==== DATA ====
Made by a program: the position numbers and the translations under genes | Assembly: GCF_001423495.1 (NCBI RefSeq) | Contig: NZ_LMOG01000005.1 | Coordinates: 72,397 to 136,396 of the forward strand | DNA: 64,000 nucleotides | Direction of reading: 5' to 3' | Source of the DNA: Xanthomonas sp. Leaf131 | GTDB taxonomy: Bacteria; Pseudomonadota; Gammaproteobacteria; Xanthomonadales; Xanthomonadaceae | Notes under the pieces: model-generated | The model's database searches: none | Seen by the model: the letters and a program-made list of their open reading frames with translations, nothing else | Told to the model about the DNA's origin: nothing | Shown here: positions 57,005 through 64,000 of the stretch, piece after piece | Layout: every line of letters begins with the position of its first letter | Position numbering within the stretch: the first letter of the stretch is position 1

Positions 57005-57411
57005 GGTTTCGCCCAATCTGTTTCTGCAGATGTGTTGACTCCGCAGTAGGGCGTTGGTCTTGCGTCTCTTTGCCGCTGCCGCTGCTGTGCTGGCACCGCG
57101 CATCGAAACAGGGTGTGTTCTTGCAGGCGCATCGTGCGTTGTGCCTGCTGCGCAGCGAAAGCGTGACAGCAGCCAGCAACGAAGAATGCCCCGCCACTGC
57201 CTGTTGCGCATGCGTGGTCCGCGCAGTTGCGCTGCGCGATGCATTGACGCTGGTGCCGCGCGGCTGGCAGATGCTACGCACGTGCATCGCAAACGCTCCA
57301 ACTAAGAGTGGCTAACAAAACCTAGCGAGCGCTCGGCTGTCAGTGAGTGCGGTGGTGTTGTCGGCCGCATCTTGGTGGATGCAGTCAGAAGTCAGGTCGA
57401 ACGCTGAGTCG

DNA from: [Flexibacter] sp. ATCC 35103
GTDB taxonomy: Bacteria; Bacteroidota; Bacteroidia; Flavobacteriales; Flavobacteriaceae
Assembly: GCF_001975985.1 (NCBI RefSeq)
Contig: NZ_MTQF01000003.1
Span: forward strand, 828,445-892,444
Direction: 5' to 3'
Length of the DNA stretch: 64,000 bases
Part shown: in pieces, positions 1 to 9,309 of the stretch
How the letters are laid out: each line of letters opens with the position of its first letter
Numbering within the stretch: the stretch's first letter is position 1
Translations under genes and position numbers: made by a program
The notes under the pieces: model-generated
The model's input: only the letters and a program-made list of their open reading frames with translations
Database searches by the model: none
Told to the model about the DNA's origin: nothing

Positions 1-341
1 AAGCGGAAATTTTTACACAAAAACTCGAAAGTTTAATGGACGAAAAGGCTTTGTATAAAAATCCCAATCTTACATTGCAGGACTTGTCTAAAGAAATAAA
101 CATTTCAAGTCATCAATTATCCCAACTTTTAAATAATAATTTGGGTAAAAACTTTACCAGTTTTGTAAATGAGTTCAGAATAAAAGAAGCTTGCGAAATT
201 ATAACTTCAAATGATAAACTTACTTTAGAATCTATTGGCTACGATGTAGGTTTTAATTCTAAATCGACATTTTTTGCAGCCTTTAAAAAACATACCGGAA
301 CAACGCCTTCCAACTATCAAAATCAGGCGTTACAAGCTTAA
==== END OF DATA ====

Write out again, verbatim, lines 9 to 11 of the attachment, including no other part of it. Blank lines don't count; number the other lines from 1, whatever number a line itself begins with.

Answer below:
GTDB taxonomy: Bacteria; Bacteroidota; Bacteroidia; Flavobacteriales; Flavobacteriaceae
Assembly: GCF_001975985.1 (NCBI RefSeq)
Contig: NZ_MTQF01000003.1